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what is proper service considered for "intent to file mechanics lien"? What is this about an affidavit being necessary to prove service?

ColoradoMechanics LienPreliminary Notice

contractor paid for work completed, demanding money for work not completed or even started per contract, placing mechanic's lien for threat, owner given "intent to file lien" , in person, no affidavit signed, no receipt of lien papers being given to owner. Contractor threatens verbally "I've got you served on my phone camera". IS THIS A VALID SERVICE OF INTENT IN COLORADO?

1 reply

Apr 2, 2018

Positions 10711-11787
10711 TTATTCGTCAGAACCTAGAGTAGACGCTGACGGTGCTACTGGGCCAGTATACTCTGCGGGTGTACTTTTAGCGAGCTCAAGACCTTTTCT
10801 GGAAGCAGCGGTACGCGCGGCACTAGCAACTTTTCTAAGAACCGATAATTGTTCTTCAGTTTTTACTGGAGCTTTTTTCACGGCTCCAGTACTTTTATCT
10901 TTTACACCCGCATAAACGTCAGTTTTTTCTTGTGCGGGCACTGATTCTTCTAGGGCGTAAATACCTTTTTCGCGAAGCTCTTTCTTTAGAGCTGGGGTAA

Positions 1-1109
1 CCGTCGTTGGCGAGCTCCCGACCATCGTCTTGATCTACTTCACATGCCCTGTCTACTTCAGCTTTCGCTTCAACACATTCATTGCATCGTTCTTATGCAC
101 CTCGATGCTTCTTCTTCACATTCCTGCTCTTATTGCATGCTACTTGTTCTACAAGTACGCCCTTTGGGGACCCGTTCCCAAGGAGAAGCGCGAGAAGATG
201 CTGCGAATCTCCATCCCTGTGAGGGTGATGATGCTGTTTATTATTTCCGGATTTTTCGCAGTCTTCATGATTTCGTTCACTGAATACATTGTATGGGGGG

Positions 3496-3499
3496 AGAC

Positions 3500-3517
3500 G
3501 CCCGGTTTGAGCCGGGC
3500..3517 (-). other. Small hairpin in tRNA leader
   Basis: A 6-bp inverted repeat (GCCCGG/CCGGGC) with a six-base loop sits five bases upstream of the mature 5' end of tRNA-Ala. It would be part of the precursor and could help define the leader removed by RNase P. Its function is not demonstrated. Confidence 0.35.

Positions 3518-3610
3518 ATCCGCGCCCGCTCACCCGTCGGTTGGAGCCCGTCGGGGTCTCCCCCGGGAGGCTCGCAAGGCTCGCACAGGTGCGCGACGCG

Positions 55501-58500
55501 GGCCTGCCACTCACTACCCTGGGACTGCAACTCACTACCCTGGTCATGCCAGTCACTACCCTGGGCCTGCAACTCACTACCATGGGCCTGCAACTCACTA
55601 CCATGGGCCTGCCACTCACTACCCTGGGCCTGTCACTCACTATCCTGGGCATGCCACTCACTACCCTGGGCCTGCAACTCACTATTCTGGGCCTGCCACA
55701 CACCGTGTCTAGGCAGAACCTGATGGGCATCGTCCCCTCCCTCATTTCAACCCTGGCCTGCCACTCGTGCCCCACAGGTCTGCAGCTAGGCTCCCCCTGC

Colorado's Notice of Intent to Lien is a tricky document - I think an explanation the requirements for a valid Notice of Intent to Lien will provide some clarity. In Colorado, under § 38-22-109(3) of the lien statute, a Notice of Intent to Lien must be given to the owner at least 10 days prior to filing a Colorado mechanics lien. Plus, the deadline to file a Colorado lien is unaffected by the Notice of Intent to Lien. This means the process for a lien filing really starts 10 days before the deadline provided by statute. If a Notice of Intent to Lien is properly served (more on that in a second), a lien claimant will have the right to file a mechanics lien once 10 days have passed - provided, of course, that any other applicable notice and deadline requirements were also followed. The Notice of Intent to Lien must either be served by (1) personal service, or (2) certified or registered mail, return receipt requested. Regarding the Affidavit of Delivery - this affidavit is a document submitted by the party sending the Notice of Intent to Lien. By submitting an Affidavit of Delivery, the noticing party swears that the Notice of Intent to Lien was properly served. Along with the Notice of Intent, a notifying party must also provide a copy of the Statement of Lien that will after 10 days have passed. If the notice requirements outlined here were not followed, the Notice of Intent to Lien may very well be insufficient by the Colorado mechanics lien statute. If that is the case, an action to challenge a later-filed mechanics lien would likely be effective to invalidate a mechanics lien filing. Note, however, that mechanics liens that have imperfections are actually filed all the time - a recorder's office often lacks the bandwidth or even the authority to scrutinize every lien claim. Thus, it may take legal action to remove such a lien, even if the lien is invalid. However, sending the potential claimant a notice or even a threat of contesting the lien for failure to adhere to statutory requirements could be effective in preventing a lien claim. Further, if an owner notifies a claimant that a false or fraudulent claim could result in serious legal penalty, a claimant may think twice about filing a questionable claim for payment.
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